Blues Guitar Hero Johnny Winter Dies

Rose Prouser/Reuters

Electric blues wizard Johnny Winter died in a Zurich hotel room on Wednesday at the age of 70. The Texas-bred guitarist, who collaborated with Janis Joplin, Jimi Hendrix and Muddy Waters, was known for his nimble finger work and breakneck speed. The cause of death was not disclosed.

His publicist, Carla Parisi, confirmed Winter’s death in a statement, saying, “His wife, family and bandmates are all saddened by the loss of one of the world’s finest guitarists.”

Winter stands at No. 63 on Rolling Stone’s All-Time Greatest Guitarists list, and No. 67 in a Guitar World reader poll. He was inducted into the Blues Foundation Hall of Fame in 1988.

The guitarist had just kicked off a four-month tour of Europe, South America, Canada and the U.S., leading up to a new album he planned to release this fall. His last performance was at the Lovely Days Festival in Wiesen, Austria, last Saturday.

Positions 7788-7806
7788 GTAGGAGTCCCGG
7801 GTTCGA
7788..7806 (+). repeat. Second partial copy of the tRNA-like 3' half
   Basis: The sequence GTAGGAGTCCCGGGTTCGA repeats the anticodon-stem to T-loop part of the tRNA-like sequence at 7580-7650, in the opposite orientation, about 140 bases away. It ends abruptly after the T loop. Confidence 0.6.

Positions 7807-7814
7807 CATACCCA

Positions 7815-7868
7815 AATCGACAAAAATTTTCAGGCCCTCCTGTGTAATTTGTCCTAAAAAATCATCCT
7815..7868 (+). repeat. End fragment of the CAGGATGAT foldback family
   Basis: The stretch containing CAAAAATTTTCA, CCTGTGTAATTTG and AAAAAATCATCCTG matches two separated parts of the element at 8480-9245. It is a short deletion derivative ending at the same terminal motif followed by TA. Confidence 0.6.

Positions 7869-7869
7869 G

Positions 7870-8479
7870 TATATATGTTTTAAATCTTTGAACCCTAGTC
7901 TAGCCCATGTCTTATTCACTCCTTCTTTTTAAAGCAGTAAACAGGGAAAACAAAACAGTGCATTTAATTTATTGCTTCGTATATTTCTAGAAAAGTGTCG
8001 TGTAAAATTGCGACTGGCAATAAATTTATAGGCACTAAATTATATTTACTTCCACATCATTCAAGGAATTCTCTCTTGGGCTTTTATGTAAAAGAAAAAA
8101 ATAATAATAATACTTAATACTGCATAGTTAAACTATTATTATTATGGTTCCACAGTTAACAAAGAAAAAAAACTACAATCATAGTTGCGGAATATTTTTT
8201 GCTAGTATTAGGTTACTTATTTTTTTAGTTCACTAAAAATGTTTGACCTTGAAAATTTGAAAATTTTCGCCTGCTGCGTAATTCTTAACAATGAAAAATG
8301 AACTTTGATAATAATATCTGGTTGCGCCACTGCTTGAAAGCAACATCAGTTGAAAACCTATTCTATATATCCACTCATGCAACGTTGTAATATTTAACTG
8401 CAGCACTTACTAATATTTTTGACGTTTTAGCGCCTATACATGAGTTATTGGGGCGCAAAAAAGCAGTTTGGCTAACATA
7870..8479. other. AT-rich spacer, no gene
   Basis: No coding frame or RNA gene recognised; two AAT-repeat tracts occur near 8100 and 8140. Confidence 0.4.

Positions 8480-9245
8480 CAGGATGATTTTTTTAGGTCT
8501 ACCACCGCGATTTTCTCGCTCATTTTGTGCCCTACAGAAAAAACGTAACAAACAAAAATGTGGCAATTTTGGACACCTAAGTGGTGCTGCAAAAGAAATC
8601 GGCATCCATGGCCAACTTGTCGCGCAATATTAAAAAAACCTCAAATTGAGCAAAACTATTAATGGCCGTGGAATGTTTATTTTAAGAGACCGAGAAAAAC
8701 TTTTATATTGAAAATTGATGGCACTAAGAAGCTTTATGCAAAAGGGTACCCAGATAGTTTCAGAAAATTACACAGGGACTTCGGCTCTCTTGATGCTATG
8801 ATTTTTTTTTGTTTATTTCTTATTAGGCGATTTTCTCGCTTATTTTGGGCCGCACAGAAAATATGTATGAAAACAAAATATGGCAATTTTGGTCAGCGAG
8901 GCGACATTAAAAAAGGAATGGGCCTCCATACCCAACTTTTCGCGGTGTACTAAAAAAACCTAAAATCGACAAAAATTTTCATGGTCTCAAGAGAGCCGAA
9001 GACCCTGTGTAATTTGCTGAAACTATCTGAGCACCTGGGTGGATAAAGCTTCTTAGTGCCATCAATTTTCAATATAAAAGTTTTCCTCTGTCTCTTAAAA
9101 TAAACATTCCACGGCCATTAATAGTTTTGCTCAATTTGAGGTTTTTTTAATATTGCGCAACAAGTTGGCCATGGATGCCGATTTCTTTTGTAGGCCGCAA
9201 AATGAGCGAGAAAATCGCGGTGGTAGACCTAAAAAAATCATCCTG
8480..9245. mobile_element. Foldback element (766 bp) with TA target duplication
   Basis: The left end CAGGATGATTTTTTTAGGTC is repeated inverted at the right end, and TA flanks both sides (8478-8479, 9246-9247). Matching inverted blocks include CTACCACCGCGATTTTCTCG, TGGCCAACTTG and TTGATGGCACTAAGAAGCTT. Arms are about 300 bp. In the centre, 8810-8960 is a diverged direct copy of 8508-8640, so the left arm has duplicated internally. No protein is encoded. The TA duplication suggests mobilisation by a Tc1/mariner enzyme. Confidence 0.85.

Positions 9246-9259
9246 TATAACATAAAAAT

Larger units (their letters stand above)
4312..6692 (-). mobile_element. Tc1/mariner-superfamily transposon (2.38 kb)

Winter was born in Mississippi on February 23, 1944, and was raised in Beaumont, Texas. He was an albino, as was his younger brother Edgar, of the acclaimed Edgar Winter Group. The two formed their first band when Johnny was 15.

Winter released his first album in 1968, a mixture of standards and originals titled The Progressive Blues Experiment. He rose to fame early on after a 1968 Rolling Stone piece pinned him as one of the best blues guitarists in Texas. The following year Columbia Records signed him.

Winter’s big break was a pivotal performance at the Woodstock Festival. He was among the first musicians of his generation to marry urban blues stylings with lickety-split rock and roll and became a popular act in the 1970s. His thumb-picked electric slide skills were singular—and unbelievably fast. Winter’s ax hero, Muddy Waters, once said of him: “That guy up there onstage—I got to see him up close. He plays eight notes to my one!”

Winter later produced and played guitar with Waters on his 1977 album Hard Again, in addition to three other Grammy-winning Waters records. Winter also recorded with John Lee Hooker in 1970s.

A documentary about Winter’s life, Down & Dirty, recently premiered at the 2014 South by Southwest Music Festival. The film follows Winter for two years, detailing his early career and longtime struggle with substance abuse.

Funeral service announcements have not been announced yet.

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